Affiliations: Hacettepe University Faculty of Medicine, Ankara, Turkey,
S. Bortolo General Hospital, Vicenza, Italy,
Okayama University, Okayama, Japan
Correspondence to: Ozden Altundag, MD, 8181 Fannin St, No 728, Houston, TX 77054; e-mail: email@example.com
In the August 2004 issue of CHEST, Nordquist and colleagues1show that never-smokers with primary adenocarcinoma of lung are predominantly female, present at a higher mean age, and have improved survival when compared to current smokers. These findings may indicate that adenocarcinomas occurring in never-smokers may display a distinct natural history. Epidermal growth factor receptor (EGFR) protein overexpression was observed in 32 to 79% of cases of non-small cell lung cancer, and occurred more frequently in small cell lung cancer and bronchioloalveolar carcinoma than adenocarcinoma or large cell carcinomas.2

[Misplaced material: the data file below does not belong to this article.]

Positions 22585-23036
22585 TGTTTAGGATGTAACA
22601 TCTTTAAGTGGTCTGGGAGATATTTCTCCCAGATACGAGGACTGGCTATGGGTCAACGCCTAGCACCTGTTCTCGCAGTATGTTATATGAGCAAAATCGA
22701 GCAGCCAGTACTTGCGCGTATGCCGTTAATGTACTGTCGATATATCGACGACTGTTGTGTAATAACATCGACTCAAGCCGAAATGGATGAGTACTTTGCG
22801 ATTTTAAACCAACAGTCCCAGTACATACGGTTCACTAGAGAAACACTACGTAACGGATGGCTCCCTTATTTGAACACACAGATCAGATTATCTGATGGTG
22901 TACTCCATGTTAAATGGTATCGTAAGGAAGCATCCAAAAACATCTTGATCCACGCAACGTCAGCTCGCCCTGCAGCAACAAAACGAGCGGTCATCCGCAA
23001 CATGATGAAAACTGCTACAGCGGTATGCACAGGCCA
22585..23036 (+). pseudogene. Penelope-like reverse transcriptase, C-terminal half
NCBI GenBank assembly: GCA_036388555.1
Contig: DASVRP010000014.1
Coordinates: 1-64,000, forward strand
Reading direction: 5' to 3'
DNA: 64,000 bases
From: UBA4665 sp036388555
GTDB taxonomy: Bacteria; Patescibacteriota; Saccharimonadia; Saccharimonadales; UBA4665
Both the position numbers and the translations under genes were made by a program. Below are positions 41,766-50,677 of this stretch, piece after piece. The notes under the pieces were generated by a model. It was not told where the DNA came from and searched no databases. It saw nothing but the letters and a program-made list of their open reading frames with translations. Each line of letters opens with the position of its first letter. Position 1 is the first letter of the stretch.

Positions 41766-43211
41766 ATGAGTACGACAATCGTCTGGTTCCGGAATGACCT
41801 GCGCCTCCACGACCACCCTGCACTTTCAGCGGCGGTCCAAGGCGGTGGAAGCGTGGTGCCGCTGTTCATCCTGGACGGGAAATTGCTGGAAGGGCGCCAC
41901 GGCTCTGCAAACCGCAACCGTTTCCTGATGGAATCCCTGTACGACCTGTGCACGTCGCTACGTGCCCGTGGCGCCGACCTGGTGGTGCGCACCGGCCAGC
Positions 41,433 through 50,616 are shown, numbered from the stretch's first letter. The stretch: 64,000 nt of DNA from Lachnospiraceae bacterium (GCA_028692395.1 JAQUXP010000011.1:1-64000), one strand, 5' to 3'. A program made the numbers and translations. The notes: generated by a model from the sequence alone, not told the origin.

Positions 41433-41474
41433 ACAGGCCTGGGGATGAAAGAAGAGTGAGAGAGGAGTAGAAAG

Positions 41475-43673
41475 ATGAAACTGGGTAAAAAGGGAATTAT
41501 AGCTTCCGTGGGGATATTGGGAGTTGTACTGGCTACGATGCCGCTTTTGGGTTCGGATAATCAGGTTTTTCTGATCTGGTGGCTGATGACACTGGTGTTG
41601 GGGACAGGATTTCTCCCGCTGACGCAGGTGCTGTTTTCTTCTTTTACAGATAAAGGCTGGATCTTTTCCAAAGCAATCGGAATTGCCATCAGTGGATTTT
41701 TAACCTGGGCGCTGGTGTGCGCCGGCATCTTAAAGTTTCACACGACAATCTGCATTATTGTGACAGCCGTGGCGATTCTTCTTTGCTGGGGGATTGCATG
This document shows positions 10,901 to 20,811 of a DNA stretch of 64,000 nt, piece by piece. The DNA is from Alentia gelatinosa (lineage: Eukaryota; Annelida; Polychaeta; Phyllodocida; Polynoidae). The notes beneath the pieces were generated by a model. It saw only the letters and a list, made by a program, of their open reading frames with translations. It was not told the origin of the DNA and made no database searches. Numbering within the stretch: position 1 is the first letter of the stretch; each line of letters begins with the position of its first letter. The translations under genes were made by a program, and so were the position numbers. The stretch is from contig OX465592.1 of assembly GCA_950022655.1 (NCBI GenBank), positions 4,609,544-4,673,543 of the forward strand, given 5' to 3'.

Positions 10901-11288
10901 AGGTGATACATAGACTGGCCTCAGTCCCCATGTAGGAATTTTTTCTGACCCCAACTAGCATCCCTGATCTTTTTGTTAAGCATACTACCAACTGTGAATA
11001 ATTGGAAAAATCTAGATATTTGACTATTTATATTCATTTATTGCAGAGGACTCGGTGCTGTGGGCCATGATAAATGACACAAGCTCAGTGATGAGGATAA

Retrospective analysis of patients receiving single-agent gefitinib, a tyrosine kinase inhibitor that targets EGFR, showed that responses were more frequent among patients who had never smoked, women, and patients with bronchoalveolar carcinoma or adenocarcinoma with bronchoalveolar features as in the present study.3It has been shown that these dramatic clinical responses in these patients are induced by activating mutations within the EGFR kinase domain,4–5 which stimulates antiapoptotic pathways.6–7 In the light of above information and given the fact that chromosomal abnormalities are infrequent in never-smokers, mutations in the EGFR kinase domain may be one of the most important pathogenetic mechanism in this specific group of patients.
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